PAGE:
Epic medieval dramas are certainly not something seen often in movies these days. Although they are dominating television with works such as “Game of Thrones” and “Vikings,” few movie directors seem willing to dip their toes in this genre.
David Mackenzie, director of critically acclaimed “Hell or High Water,” has taken this step with “Outlaw King,” using Netflix as the film’s means of distribution.
Netflix is continuing to draw in highly talented directors as they expand their catalogue through a variety of original movies and shows.
While this film is by no means amazing, the spectacle and thrills make the movie worthwhile to see. It also has the potential to be the start of a big screen medieval epic revival in Hollywood.
The plot of the film, loosely based on true events, features Robert the Bruce (Chris Pine) as a fearless Scottish warrior who is greatly affected by the death of William Wallace, a key figure in the rebellion of his homeland against occupying England.
Robert quickly takes up the mantle of this hero, and the rest of the film chronicles his struggle for freedom against seemingly impossible odds.
One blatant problem with the film is that Robert is simply not that interesting of a protagonist. Pine does a fine job playing him, but it is hard to do too much with a very generic and by-the-numbers protagonist.
The audience is never given a very good understanding of Robert’s personality beyond surface deep motivations. We know he loves his country and has a woman he cares about, but not much else.
The majority of the supporting cast is largely forgettable, as well. Aaron Taylor-Johnson and Billy Howle have a lot of fun as the snarky lieutenant and sniveling villain, respectively, but aside from them, it is difficult to point out anyone who really left a major impression.
This is surprising considering that Mackenzie’s “Hell or High Water” was almost completely character-driven, keeping audiences invested in a fairly predictable story through the depth of its cast.
The movie’s story, similar to the cast, is largely unremarkable. Anyone with a basic knowledge of movie tropes will be able to figure out exactly where “Outlaw King” is going. It is essentially a rehash of “Braveheart” with less tragedy.
This is not a major criticism, as it is hard to picture how they could have written the movie in a way that was more unpredictable while still remaining historically accurate. Thankfully, the movie more than makes up for these shortcomings with its action and camerawork, which is absolutely breathtaking at points.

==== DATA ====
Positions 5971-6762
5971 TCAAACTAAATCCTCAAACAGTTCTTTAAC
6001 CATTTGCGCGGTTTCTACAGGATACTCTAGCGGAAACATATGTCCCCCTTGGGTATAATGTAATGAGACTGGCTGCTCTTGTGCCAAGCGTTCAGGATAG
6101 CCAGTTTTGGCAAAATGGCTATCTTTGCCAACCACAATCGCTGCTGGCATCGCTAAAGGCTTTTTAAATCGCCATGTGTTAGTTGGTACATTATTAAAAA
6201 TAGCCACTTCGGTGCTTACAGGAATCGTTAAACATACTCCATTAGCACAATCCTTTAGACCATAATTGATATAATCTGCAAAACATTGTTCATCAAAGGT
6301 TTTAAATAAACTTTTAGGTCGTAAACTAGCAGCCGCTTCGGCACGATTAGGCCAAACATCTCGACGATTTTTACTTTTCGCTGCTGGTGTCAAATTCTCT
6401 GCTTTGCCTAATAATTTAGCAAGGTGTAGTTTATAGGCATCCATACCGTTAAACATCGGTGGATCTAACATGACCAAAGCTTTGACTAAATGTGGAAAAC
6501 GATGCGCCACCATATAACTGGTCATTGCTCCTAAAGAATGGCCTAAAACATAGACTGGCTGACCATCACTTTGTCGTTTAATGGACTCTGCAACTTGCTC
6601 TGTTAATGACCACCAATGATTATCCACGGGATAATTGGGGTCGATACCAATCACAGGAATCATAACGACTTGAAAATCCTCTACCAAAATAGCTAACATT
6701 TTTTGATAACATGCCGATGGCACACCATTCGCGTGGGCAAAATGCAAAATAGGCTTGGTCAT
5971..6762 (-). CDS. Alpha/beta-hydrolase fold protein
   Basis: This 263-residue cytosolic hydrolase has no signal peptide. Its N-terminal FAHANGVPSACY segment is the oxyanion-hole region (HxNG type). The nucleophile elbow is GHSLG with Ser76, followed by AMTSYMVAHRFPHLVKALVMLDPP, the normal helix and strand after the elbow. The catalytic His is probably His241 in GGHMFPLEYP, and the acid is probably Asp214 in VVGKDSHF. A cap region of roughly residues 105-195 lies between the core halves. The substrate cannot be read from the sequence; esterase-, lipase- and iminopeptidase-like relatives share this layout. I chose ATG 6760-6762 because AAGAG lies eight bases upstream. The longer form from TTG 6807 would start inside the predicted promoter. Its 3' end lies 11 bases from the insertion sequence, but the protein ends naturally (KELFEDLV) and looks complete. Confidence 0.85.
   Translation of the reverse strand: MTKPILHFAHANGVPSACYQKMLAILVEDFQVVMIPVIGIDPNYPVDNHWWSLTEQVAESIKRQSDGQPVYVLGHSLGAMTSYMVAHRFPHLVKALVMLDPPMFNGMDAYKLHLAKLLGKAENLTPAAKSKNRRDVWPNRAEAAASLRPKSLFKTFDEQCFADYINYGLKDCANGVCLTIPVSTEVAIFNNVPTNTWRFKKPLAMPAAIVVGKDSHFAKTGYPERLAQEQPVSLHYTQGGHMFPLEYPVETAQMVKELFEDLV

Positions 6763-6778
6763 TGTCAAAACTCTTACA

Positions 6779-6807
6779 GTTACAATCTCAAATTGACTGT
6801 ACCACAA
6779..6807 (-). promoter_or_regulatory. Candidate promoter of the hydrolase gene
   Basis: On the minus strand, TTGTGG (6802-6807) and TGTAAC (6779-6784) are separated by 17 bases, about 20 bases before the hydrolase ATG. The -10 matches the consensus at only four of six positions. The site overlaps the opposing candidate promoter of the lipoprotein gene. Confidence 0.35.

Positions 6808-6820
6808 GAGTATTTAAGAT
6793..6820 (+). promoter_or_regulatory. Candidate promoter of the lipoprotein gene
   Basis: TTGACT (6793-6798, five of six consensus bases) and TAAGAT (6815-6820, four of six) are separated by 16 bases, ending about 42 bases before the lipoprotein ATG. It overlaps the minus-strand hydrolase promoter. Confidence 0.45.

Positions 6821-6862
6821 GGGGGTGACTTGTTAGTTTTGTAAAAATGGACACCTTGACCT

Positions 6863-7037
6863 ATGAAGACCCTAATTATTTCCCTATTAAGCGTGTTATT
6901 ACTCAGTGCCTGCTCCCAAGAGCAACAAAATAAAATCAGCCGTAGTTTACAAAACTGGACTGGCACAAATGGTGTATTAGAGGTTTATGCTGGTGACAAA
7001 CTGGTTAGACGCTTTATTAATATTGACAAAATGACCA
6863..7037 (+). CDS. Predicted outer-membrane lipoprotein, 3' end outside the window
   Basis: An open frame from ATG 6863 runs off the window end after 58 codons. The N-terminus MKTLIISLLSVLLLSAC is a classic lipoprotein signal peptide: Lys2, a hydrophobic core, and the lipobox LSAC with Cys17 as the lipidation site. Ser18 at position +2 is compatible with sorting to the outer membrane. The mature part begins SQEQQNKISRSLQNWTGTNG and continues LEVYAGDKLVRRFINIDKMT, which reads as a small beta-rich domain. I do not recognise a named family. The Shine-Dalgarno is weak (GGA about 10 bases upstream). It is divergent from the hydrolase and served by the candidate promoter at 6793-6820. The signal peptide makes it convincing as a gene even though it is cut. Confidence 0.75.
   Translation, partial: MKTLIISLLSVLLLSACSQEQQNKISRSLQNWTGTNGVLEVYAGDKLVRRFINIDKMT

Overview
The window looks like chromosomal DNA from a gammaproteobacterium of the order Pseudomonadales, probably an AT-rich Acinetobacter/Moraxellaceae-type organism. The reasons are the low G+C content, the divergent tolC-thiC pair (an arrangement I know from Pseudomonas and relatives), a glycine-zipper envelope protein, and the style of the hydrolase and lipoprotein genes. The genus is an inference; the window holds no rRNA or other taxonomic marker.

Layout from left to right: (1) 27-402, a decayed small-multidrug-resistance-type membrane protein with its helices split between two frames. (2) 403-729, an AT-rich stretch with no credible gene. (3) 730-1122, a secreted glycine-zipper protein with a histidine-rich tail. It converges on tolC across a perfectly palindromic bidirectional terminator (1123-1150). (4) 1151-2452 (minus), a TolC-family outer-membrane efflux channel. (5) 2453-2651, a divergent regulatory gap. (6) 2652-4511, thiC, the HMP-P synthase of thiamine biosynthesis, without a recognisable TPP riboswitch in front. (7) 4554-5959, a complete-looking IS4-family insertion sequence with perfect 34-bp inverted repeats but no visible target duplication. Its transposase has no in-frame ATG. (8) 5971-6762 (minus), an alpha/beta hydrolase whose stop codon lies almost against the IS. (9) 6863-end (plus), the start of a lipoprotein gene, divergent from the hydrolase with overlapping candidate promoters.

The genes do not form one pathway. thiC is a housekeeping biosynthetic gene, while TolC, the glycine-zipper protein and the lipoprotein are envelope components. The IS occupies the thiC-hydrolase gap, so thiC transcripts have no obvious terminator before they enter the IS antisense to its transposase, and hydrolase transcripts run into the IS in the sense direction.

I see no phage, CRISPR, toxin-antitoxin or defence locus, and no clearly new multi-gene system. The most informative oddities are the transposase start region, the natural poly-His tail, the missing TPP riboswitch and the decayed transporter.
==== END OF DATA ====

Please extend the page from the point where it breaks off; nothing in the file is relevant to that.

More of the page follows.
The opening scene of the film is a nearly 10-minute-long tracking shot featuring hundreds of extras and long periods of dialogue and action. This technical feat sets the tone for a film that will continue to impress in this regard throughout.
A gritty historical drama should be expected to deliver on some brutal action, and “Outlaw King” exceeds these expectations. The level of violence presented means this is a film that is not for everyone, but those who enjoy the intensity of “Game of Thrones” will not be disappointed.
This level of dazzling cinematography continues into the climax, which features a large-scale battle. This battle is one that will likely be remembered in the same vein as the ones featured in “Saving Private Ryan” or “The Lord of the Rings.” It is chaotic, sickening and epic, all at the same time.
The only complaint that could be leveled at this battle is that the lack of interesting characters makes it difficult to get invested in a victor. That being said, if one looks at it as a purely visual treat, they will undoubtedly be entertained.
The battle is a perfect way to end the movie on a high note. Up to that point, it had been a fairly average experience elevated whenever an action scene unfolded.
The writing in “Outlaw King” leaves much to be desired, but through visual thrills alone it is proof that Netflix can handle big-budget blockbuster films. If it performs well, it will be interesting to see how many more of these ambitious projects are undertaken by the streaming service in the future and if any of them will be centered in the medieval era once again.